But America already has a common culture, and we didn’t need Edmund Burke to invent it, nor the Frankenstein monster to scare us half to death. That common culture is embodied in the social contract that separates church and state, and that guarantees the freedoms in the First and subsequent Amendments to the Constitution, not to speak of the property rights that enable economic growth and equal opportunity. Indeed, the very structure of the American Constitution, with its checks and balances, its separation of powers, enables us to agree to disagree. For conflict is normal and productive, unlike the dogma of “tradition” (unless that tradition favors literacy, numeracy, skepticism and close reading of texts). (Perhaps that is what the conservative journalist meant by a “common culture.” I sent him this blog and he agrees with me: his notion of a common culture is “secular and civic” and he firmly stands behind the First Amendment.)

Standing apart from these vanguard institutions are the dragons devised to scare us by less attractive conservatives like Mary Shelley, the author of the timeless Gothic thriller, Frankenstein, or The Modern Prometheus. Her message, typical of all reactionaries, is reiterated in the popular Showtime series Penny Dreadful, where Victor Frankenstein is an actual character intended to remind us that the evil within us is too powerful to achieve the goals of the American and French Revolutions with respect to human rights. (See

Frontispiece to 1831 edition of Frankenstein

Frontispiece to 1831 edition of Frankenstein

It is not only far-Right conservatives who prefer the Terror-Gothic style of social organization, wherein mystical bonds are the source of social cohesion, not the rule of law and individual human rights, including property rights. Social democrats and even revolutionary socialists are just as eager to resuscitate Edmund Burke when it suits them. (On Edmund Burke’s frantic response to the French Revolution, inverting freedom and obedience, see

Consider the abandonment of class or gender interest as an analytic category by today’s academic leftists. Gone with the wind are the days when revolutionary socialists forbade any social analysis that ignored “class struggle.” We are all multiculturalists now, Trotskyists and Stalinists alike. (See Underneath that shift to social democratic tactics is organicism brought about by the worship of the administrative state, the one that brought us permanent divisiveness and opened the gates to barbarian hordes.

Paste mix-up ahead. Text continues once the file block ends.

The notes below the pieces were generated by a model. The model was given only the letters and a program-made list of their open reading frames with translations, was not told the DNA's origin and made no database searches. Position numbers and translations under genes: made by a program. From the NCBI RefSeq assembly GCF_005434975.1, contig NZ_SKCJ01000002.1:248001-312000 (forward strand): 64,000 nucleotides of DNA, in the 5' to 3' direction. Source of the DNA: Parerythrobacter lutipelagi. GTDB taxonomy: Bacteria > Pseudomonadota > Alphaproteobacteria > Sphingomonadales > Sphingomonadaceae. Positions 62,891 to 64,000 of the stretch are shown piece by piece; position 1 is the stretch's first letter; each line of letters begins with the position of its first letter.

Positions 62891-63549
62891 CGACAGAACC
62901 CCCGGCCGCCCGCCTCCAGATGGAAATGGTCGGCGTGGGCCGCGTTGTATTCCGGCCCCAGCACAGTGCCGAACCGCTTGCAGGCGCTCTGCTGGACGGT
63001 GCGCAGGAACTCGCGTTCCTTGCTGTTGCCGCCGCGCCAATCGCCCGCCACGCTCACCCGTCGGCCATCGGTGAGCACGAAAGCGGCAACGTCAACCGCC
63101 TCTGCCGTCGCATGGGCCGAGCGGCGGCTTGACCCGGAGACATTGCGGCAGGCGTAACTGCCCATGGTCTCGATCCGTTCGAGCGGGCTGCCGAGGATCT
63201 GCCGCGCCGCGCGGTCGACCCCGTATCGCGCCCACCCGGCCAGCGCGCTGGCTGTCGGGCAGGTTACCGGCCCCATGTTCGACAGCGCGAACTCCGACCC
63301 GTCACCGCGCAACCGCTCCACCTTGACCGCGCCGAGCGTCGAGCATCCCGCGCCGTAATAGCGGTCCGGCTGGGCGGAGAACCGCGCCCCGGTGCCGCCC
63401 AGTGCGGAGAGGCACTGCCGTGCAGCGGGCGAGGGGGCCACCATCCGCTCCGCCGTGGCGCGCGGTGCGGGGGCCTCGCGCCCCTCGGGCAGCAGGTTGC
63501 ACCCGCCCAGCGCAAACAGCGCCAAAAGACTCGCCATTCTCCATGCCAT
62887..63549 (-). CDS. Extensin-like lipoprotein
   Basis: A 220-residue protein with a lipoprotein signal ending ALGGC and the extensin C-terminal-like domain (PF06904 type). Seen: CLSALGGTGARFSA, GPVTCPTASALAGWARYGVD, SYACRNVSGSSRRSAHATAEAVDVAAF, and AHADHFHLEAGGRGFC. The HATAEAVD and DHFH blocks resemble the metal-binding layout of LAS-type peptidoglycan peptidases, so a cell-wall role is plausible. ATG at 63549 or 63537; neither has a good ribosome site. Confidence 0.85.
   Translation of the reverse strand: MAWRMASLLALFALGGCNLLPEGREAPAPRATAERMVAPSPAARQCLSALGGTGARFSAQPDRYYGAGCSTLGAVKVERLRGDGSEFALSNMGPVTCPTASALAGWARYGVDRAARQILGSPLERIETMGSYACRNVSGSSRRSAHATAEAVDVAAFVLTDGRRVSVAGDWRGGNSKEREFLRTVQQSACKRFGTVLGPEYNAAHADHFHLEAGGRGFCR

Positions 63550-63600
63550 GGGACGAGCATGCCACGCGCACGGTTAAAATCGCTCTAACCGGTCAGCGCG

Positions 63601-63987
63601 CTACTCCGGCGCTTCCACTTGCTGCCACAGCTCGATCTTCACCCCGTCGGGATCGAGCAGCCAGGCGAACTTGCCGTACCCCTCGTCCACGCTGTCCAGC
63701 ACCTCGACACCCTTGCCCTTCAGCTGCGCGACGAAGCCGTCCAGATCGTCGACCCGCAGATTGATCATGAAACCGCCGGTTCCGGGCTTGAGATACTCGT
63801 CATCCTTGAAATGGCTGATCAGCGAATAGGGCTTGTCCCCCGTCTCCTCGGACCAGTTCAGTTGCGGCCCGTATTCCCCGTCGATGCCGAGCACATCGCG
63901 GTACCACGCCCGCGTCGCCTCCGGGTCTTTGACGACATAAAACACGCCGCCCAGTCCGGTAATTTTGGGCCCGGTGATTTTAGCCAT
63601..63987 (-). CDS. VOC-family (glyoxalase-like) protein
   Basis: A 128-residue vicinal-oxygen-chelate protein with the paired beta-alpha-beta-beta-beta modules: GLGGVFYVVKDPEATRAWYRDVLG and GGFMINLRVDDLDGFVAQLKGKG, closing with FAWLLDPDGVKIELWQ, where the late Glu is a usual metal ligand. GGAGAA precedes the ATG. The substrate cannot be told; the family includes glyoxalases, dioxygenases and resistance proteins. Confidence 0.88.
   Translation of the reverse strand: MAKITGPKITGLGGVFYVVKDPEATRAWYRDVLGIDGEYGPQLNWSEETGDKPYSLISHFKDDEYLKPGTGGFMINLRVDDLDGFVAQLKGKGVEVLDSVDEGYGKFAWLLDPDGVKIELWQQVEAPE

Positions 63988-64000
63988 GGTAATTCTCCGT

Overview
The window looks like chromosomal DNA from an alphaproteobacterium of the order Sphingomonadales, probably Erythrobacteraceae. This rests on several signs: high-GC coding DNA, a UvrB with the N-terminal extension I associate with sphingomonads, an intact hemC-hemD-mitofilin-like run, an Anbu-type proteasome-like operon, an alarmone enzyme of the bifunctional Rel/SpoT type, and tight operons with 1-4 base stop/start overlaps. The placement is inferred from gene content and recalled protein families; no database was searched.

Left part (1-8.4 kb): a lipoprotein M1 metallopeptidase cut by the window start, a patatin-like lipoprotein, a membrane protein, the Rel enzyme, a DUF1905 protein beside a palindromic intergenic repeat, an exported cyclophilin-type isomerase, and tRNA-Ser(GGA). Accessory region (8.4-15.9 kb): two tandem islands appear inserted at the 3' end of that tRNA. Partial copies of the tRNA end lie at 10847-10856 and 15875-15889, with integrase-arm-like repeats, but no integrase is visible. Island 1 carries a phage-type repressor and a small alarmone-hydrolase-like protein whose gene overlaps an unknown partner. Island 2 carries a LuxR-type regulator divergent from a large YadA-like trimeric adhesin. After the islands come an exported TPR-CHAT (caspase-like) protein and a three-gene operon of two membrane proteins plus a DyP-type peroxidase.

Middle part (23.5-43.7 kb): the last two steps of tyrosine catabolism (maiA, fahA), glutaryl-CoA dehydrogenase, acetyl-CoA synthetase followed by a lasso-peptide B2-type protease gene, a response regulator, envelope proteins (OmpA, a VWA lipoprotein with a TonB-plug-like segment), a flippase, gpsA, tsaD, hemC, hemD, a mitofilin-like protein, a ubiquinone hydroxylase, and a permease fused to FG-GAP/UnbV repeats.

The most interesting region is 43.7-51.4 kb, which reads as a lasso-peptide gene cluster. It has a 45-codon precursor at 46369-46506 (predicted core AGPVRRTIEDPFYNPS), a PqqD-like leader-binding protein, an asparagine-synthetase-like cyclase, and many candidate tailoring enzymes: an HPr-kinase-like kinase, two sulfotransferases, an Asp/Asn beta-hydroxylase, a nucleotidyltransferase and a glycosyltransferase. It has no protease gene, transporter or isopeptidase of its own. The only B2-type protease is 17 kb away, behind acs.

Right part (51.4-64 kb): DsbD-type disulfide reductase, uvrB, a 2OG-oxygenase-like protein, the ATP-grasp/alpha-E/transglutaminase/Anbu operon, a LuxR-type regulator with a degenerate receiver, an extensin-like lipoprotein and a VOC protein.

All we fallen angels have to look forward to is the apocalypse. Goodbye Areopagitica; goodbye Paradise Lost. When I was a small child, I made a crayon drawing of a “happy harem girl” lacking sharp elbows. Perhaps I was more clairvoyant than Clare Spark.

Amazon ad for Frankenstein

Amazon ad for Frankenstein

April 29, 2012

Fred Siegel’s melodrama of 20th C. cultural history

Fred Siegel of Manhattan Institute

The April 2012 issue of Commentary features an article by Fred Siegel, (See his mini-bio here: The essay is illustrated with a picture of Sir Lawrence Olivier as the diabolical King Richard III.* Originally a lecture delivered to the American Enterprise Institute, the essay has been featured on Facebook, and is highly recommended by John Podhoretz and Richard Miniter.

The chief villains in Siegel’s piece are a motley crew of intellectuals who ostensibly spurned “mass culture” and “mass man”: Nietzsche, the Frankfurt School critical theorists (he mentions Adorno, Horkheimer, and Marcuse), Ortega y Gasset, Dwight MacDonald, Aldous Huxley, H. L. Mencken, the disillusioned authors of the 1920s (F. Scott Fitzgerald, Sinclair Lewis, Waldo Frank, Sherwood Anderson). Siegel’s positive models are few, but include Robert M. Hutchins, T.S. Eliot, and apparently himself, as one who would rescue “middlebrow” taste and  “American” culture from its hatchet men. Presumably this rectified “mass culture” is the best defense against leftist and liberal statism and elitism. (Using the word “rectified” was a Marcel Duchamp joke, readers.)

Siegel, seizing the populist moment, perhaps, wants to rehabilitate the middle class and its cultural preferences away from European-friendly snobs, Western Marxists (i.e., the Frankfurters), Trotskyists, and New Leftists too. How he manages to upgrade organic conservatives such as Hutchins and Eliot to his camp is a mystery, for Hutchins was a leader in the semi-public move toward elite rule, relying for instance on Plato, no friend to the masses. (See, .  Hutchins and his cohort of “moderate men” were frank and public manipulators of the masses Siegel says he wants to protect, while Eliot abhorred “free thinking Jews” (1933) as well as the decadence they brought to the modern world, e.g. “damp souls of housemaids” in his “Morning at the Window” (1920).